My strongly critical views on the Pakistani establishment can be seen here and here. My view on the ‘Bharat Mata ki Jai’ controversy stirred by MIM chief Asaduddin Owaisi can be seen here, and on the JNU sedition controversy can be seen here, and on each of these occasions, I have taken a strongly nationalist position.
However, if a person says that Pakistan is not hell and that very many Pakistanis are nice people (as actor and politician Ramya did), that doesn’t amount to sedition, which is to attempt to undermine the rule of law in India as per the constitutional framework the way calling someone known only for terrorism a martyr is. Certainly, the entire population of Pakistan shouldn’t be demonised (for more on this, please see this article and this article, and it may be noted that BJP leader Yashwant Sinha had written a letter expressing concern when liberal Pakistani journalist Hamid Mir was shot at), and we can all have our views on whether it is appropriate to call that country a hell on earth or not. Have a look at this video of liberal Pakistani Muslim intellectual Najam Sethi, or this article written by a Pakistani (let’s assume he still holds a Pakistani passport) and think whether it would be appropriate for such people to be framed under sedition laws in Pakistan. Certainly, that wouldn’t be justified.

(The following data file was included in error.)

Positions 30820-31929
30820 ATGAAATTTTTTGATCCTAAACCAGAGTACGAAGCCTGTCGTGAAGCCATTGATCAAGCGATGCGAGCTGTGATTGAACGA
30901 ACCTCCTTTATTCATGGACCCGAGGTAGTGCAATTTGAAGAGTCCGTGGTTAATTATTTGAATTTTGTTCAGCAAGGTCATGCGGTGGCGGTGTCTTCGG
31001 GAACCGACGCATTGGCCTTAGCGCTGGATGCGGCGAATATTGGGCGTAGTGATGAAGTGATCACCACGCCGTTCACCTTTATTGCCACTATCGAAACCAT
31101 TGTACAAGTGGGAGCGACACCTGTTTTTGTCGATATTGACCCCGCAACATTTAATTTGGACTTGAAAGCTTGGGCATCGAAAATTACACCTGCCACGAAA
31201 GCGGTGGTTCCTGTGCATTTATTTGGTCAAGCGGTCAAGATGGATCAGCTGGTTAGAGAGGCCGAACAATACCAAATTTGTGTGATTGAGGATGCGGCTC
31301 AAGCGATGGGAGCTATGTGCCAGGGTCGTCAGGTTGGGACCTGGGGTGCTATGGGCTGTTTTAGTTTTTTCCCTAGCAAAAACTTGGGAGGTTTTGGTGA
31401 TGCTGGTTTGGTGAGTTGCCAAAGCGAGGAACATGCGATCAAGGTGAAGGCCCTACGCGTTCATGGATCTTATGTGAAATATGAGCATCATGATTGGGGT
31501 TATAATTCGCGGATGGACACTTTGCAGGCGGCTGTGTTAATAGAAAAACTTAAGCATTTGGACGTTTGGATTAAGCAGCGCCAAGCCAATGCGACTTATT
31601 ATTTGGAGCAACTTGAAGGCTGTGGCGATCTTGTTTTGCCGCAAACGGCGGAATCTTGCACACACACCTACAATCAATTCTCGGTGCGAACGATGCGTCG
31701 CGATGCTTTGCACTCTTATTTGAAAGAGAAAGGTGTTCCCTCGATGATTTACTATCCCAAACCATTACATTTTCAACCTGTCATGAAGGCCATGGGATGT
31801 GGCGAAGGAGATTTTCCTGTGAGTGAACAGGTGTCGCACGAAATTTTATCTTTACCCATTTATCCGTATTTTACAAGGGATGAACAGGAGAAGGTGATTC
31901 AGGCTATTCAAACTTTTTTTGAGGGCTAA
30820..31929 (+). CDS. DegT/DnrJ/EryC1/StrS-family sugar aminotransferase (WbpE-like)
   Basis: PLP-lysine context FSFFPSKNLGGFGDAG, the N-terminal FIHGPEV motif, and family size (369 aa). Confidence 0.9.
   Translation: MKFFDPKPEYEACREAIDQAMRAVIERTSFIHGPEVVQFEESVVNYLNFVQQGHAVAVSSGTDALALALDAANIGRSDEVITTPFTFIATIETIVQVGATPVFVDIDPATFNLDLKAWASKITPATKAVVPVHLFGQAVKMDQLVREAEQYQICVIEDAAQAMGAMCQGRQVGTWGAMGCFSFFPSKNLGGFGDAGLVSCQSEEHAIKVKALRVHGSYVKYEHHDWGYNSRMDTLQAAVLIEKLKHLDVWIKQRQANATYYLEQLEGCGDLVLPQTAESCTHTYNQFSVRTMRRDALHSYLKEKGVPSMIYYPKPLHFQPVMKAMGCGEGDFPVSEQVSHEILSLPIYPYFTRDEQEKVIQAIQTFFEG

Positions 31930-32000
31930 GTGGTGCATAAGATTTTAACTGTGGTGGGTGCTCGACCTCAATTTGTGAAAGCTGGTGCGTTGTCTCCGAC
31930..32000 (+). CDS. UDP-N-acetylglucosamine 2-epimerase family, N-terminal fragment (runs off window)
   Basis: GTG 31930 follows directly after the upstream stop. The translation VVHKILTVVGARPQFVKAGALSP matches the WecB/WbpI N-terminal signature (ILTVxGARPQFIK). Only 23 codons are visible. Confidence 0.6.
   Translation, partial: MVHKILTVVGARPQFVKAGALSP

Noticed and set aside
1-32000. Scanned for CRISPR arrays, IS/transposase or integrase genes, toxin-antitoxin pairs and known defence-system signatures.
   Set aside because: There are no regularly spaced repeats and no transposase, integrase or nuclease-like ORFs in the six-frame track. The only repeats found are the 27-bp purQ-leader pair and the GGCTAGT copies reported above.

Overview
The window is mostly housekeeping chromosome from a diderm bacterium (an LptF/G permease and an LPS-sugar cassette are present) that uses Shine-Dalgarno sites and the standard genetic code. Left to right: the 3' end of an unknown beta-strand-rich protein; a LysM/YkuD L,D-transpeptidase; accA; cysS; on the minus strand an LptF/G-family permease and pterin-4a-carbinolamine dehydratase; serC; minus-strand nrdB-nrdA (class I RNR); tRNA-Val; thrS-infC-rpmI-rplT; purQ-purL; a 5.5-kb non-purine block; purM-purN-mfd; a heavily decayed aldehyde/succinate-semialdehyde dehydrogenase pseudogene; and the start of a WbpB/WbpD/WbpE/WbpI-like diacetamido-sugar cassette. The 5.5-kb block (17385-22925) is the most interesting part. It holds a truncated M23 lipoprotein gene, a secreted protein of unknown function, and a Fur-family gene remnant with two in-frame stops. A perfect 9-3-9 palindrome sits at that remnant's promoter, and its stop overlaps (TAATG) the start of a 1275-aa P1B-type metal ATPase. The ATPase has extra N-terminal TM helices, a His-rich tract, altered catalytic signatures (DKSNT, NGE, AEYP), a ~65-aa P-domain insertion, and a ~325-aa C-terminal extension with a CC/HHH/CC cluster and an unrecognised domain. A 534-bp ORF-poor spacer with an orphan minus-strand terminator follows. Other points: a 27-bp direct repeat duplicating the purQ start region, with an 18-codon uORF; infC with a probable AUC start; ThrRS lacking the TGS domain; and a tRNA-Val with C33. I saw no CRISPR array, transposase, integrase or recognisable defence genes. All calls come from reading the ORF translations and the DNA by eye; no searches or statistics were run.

Democracy is all about debate and free exchange of ideas, with restraints only to protect people’s lives and the rule of law. This episode certainly doesn’t make the cut for sedition and should be dismissed in the first hearing itself, which I predict it will be.
The fate of Germany after the Second World War tells us the outcome of charting the course of restricting civil liberties, as does the fate of Afghanistan in its post-Taliban phase. We have to be careful to safeguard our civil liberties, for dictators are often not benevolent, as we can see in North Korea.
No, I am not engaging in fear-mongering here, but urging all Indians to keep up a fight against authoritarian tendencies. We may disagree with what others say, but we must indeed defend their right to say it, at least as long as it falls within the constitutional guarantees.
(Image Courtesy: Wikimedia Commons)